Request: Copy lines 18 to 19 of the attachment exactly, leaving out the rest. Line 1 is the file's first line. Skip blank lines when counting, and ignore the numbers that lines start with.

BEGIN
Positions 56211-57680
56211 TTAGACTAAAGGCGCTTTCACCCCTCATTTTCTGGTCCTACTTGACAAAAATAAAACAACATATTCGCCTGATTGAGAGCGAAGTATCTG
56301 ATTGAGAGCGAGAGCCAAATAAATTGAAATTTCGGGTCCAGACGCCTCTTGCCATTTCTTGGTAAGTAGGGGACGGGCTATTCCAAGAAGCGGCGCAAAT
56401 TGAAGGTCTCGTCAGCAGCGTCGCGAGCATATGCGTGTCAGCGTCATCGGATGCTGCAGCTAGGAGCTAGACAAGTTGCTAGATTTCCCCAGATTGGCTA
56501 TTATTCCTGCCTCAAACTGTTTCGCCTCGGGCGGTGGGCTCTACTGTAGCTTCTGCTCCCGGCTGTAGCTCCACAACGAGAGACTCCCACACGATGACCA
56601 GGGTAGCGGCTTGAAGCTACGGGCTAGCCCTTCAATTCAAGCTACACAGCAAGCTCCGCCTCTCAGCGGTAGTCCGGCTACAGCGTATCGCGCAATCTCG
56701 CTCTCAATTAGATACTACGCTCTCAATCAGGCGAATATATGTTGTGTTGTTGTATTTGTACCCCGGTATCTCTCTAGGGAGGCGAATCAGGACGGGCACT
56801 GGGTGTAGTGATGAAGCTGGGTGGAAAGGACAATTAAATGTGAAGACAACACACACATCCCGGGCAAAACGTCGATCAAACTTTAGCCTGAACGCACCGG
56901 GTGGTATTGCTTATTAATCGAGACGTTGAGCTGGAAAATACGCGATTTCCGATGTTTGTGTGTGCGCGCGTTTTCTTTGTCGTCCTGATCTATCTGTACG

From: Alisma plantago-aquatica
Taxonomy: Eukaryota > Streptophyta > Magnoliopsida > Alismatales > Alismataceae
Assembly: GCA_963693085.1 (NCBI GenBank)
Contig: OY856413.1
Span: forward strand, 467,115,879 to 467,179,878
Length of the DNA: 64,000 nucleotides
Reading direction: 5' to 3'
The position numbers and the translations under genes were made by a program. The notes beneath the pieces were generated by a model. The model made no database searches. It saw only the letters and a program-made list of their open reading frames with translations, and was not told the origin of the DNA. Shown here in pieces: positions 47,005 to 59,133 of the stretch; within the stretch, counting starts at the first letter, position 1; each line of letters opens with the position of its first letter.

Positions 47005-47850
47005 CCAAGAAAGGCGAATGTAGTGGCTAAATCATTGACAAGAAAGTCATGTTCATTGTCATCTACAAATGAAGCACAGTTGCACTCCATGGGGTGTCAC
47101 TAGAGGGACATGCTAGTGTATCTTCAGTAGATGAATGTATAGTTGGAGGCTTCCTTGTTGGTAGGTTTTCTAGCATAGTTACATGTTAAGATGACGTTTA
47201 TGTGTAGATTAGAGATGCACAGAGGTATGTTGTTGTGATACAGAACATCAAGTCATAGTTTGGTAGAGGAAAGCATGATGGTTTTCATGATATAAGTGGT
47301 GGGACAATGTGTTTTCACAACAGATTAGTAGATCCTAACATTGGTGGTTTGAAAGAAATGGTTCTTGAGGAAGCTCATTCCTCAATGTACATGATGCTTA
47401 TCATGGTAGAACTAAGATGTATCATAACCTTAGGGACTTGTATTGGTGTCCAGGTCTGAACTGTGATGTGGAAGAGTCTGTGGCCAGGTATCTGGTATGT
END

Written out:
Positions 47005-47850
47005 CCAAGAAAGGCGAATGTAGTGGCTAAATCATTGACAAGAAAGTCATGTTCATTGTCATCTACAAATGAAGCACAGTTGCACTCCATGGGGTGTCAC